When Do Babies Start Teething?
- Bambino Mio
- 12 / 09 / 2023
Inside this Article:
Your baby’s teething schedule won’t be exactly the same as their little chums’, but it’ll follow roughly the same pattern, with them getting their first tooth sometime before their first birthday.
Read on to find out more about what age babies start teething and how to spot baby teething symptoms, as well as how to help your child through the process of cutting their teeth.
What age do babies start teething?
On average, babies cut their first tooth at the age of around six months. Some babies are born with one or more teeth, while others get their first tooth at 12 months or so, but most start to get teeth at the age of five, six or seven months.
How to spot symptoms of teething in babies
While some baby teeth might erupt with the minimum of discomfort, some might cause a bit of pain on their way through your baby’s gums.
One of the most common signs of teething in babies is general discomfort with no obvious reason. Your baby isn’t hungry, wet or tired, but just seems unhappy or uncomfortable.
If your baby is of teething age, you should look out for:
- Sore gums, because your baby’s gums, when teething, may become red and sore as the teeth start to push their way to the surface
- A slightly raised temperature, the so-called “teething fever”, which is usually lower than 38C but enough to be noticeable
- One flushed-red cheek, usually on the same side as the erupting tooth
- More dribbling or salivating than usual
- A rash on the same side of the face as the erupting tooth, caused by the extra dribbling
- Your baby rubbing or pulling at their ear
- Your baby chewing on their fingers, clothes or toys more than usual
- General fretting or clinginess
- Poor sleep, with early wakings, is another common teething baby symptom
How can you help your teething baby?
There are several ways to help your baby through the teething process (1), including:
- Offering your baby teething rings, which give them something to chew and gnaw on to relieve the discomfort of teething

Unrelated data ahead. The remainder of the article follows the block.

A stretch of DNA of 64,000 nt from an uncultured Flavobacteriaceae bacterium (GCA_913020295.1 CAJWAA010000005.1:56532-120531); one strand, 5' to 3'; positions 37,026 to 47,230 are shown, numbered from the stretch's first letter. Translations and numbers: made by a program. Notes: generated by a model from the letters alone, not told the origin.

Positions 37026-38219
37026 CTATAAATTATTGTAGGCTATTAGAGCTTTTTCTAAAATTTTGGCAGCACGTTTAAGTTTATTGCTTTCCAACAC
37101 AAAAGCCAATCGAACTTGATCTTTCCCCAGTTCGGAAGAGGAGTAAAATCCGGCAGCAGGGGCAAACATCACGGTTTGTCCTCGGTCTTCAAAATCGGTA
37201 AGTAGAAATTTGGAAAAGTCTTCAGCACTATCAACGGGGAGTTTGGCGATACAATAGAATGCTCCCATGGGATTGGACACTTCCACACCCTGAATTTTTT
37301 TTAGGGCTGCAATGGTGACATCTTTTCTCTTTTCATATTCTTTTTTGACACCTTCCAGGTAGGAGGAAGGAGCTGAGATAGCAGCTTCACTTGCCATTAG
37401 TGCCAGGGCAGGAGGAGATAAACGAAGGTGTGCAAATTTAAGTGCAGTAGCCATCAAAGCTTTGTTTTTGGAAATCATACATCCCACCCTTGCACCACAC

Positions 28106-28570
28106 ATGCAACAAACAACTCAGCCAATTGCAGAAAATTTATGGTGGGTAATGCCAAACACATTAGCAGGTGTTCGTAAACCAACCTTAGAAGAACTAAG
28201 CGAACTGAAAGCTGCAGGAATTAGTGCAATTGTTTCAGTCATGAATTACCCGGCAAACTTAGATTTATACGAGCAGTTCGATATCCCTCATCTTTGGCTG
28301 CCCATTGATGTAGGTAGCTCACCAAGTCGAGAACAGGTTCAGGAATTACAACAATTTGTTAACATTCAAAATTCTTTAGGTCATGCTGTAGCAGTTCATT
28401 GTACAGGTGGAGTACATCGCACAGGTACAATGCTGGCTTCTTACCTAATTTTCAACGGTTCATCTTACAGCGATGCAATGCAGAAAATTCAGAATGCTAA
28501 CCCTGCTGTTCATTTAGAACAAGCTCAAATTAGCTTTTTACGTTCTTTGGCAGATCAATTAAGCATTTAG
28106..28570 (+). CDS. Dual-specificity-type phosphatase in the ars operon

- Giving your baby chilled teething rings as the coolness can soothe hot and irritated gums
- Crunchy foods, such as breadsticks and chilled melon, can also help to relieve the discomfort of teething but you should make sure that these foods don’t contain added sugar
- There’s no firm evidence that teething gels are effective, but many parents find them useful for short-term relief
- If your baby is very distressed by a tooth coming through then a painkiller such as ibuprofen or paracetamol (2) might help, but try non-medical solutions first
Are diarrhoea and a high fever signs a baby is teething?
Many people think that diarrhoea and a “true” fever (above 38C) are symptoms of teething, but there’s no evidence to suggest or support this.
Thankfully, for most babies, teething happens in stages rather than happening all at once, so you’ll all get a break in between bouts of fussiness and discomfort.
Once the first tooth appears, it’s important to start cleaning your baby’s tooth (or teeth) with a soft toothbrush to make sure they stay clean and that you’re fostering good dental hygiene habits.
Citations and References
- National Health Service (NHS). ‘Teething. Tips for Helping Your Teething Baby.’ 2022. Web. www.nhs.uk/conditions/baby/babys-development/teething/tips-for-helping-your-teething-baby
- National Health Service (NHS). ‘Health. Medicines for Babies and Children.’ 2021. Web. www.nhs.uk/conditions/baby/health/medicines-for-babies-and-children